Are We Leading Our Girls Over The Cliff?

Haseena Patel

When she looks at you… What does she see?
The person she has the potential to be?
And everything that you believe is true…
Is what she will say and what she will do.

A friend posted a picture of her newly born baby on Facebook. After congratulating my friend and asking what his/her name was, I noticed that in all the other comments, people seemed to know that the baby was a boy. How did they know? And then I noticed the blue outfit. Perhaps it should have been obvious, but as a girls’ empowerment coach, I have purposely trained myself not to subscribe to the gender stereotypes I grew up with.

Stereotyping amuses me. At one time, pink was used to denote baby boys and now, in our time, the same colour is considered very feminine. We all just seem to go with the flow – we don’t know who makes these things up, but we’re okay with accepting it. This doesn’t seem to be a very problematic phenomenon at first glance, but let’s consider the symbolic nature of pink in a very stereotypical society.

A mother-to-be learns that she is going to give birth to a girl. Right then and there, the child’s destiny is written in the stars by a very human society! Mom, aunts and sisters start shopping for cute little pink gifts for the little one they already love so much. Daddy wants his little girl to have everything and together with Mom, starts planning the nursery (which also has liberal splashes of pink in it). No disrespect to the colour – pink is a fine colour! But here’s what happens next. In this very stereotypical situation, when Baby is born, she lands up with toys that are cute, cuddly and the beginning of a preparation to be a 1950’s woman. Only, we’re not in the 1950’s – it’s the 21st century! Where is the toy crane, the building blocks, the superhero outfit? Even at a few months old, we have already given her the message that society doesn’t expect too much from her, that for her, there are limits (albeit invisible and unspoken limits).

By the time our little girl is eight years old, she isn’t too interested in mechanical stuff or science – not through her own choice, but simply because she hasn’t had enough exposure to those things and they seem foreign to her. By the time she’s a teenager, her teachers may have also reinforced those limits simply by virtue of their own beliefs that come through in their teaching. And then there will be those boys who joke around with their peers, oblivious to the damage they are causing: “You throw like a girl! Man up and stop being such a girl!”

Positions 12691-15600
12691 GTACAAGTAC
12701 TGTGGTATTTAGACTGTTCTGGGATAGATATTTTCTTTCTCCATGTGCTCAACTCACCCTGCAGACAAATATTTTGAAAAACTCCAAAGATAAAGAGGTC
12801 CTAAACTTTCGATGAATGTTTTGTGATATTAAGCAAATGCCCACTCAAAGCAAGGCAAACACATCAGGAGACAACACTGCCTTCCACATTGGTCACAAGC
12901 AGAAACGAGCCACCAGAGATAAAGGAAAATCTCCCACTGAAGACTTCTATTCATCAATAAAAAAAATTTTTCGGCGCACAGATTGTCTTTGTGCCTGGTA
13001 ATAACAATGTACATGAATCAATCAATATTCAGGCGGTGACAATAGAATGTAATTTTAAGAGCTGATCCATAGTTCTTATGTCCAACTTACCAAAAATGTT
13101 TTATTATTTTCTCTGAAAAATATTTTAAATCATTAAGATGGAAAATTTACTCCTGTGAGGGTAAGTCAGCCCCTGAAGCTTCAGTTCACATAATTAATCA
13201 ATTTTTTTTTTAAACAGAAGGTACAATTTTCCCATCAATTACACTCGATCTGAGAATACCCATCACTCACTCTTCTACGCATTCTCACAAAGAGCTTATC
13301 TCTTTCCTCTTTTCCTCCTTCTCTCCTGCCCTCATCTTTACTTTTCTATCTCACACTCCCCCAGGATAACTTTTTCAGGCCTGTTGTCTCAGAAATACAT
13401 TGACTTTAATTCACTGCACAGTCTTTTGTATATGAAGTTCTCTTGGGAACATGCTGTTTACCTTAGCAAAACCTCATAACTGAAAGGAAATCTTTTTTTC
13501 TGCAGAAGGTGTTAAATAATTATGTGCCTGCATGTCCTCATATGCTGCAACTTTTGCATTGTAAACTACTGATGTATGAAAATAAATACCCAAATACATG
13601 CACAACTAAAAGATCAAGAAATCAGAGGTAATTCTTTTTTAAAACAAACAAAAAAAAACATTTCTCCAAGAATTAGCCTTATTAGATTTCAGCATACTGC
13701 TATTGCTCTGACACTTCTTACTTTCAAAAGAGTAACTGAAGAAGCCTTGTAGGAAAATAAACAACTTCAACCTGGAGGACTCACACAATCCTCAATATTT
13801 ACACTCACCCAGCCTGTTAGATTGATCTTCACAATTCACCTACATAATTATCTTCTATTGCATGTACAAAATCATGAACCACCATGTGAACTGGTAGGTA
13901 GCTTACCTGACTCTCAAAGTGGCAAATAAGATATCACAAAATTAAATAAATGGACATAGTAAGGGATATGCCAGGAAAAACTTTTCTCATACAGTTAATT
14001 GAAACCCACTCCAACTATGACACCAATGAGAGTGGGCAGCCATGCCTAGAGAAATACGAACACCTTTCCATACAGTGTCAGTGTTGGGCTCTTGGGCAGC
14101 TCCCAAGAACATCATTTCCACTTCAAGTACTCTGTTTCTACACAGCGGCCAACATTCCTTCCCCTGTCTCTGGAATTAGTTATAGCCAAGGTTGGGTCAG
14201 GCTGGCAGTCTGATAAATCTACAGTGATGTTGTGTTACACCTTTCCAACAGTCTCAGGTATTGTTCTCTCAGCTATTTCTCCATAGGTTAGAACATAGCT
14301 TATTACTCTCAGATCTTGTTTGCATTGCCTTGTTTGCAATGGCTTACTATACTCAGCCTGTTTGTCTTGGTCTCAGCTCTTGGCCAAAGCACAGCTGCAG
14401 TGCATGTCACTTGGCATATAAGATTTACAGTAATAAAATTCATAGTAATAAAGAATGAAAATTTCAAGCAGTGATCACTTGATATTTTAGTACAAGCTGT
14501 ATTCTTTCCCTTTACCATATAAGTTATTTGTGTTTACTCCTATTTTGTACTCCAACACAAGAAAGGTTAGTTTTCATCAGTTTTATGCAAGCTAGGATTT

At seventeen years old, our girl may be driving but has no idea how to change a tire. She doesn’t know how to change a plug either – her boyfriend or dad will do that. What we as a society have effectively done in these seventeen years is cut this young woman’s career choices in half. We’ve ensured that her earning capability is less than it should be, that she may have to depend on a man to maintain the lifestyle she is used to living. We have set her up for possible abuse, simply because she has learned to believe that she is worth less than a man and is less capable. We’ve been instrumental in limiting her freedom because we haven’t equipped her to deal with the dangers that accompany being a woman.

This is not about playing the blame game – the status quo stems from many complexities. A few months ago, while speaking to a bright eleven year old girl, I told her that she was a beautiful girl. I meant it – she has an innocence and a sensitivity about her that not many kids have these days, and that shines through. But I had to question myself afterwards – should I have complimented her with the word that most girls hear too many times and then associate with their self worth? A few seconds before that, her wonderful grandpa had mentioned what a bright girl she was and that she loved reading. Still, I had to look at my deepest intentions, and even then I wasn’t sure that I should have said what I did.

It’s time to examine the situation and ask ourselves what we want for our girls. If we want different results, then we need to change our course of action. When girls lose out, we all lose – girls, future women, the mothers of our society, have an influence on all genders, and the ripple effect of who they become is worldwide. When we, through our own well-intentioned ignorance, lead our girls over a cliff, we as a global community cannot thrive. Our society is only as strong as its leadership; our nations are a true reflection of how society has raised their creators – the girls who become the mothers of future generations. The answer lies in our hands and how we respond the moment we hear the words: “It’s a girl!”

Haseena Patel is an author, speaker and girls’ empowerment coach from South Africa, co-founder of Leave No Girl Behind International and co-creator of the Bubbles Beyond Borders worldwide campaign to support the rights and dreams of girls and women. As a certified Akashic Records Reader, and using her system of Truth-Walking, Haseena is committed to helping others find their voices and live their hearts’ truth – the ultimate journey to self-empowerment.

www.leavenogirlbehind.org
www.bubblesbeyondborders.org
www.haseenapatel.com

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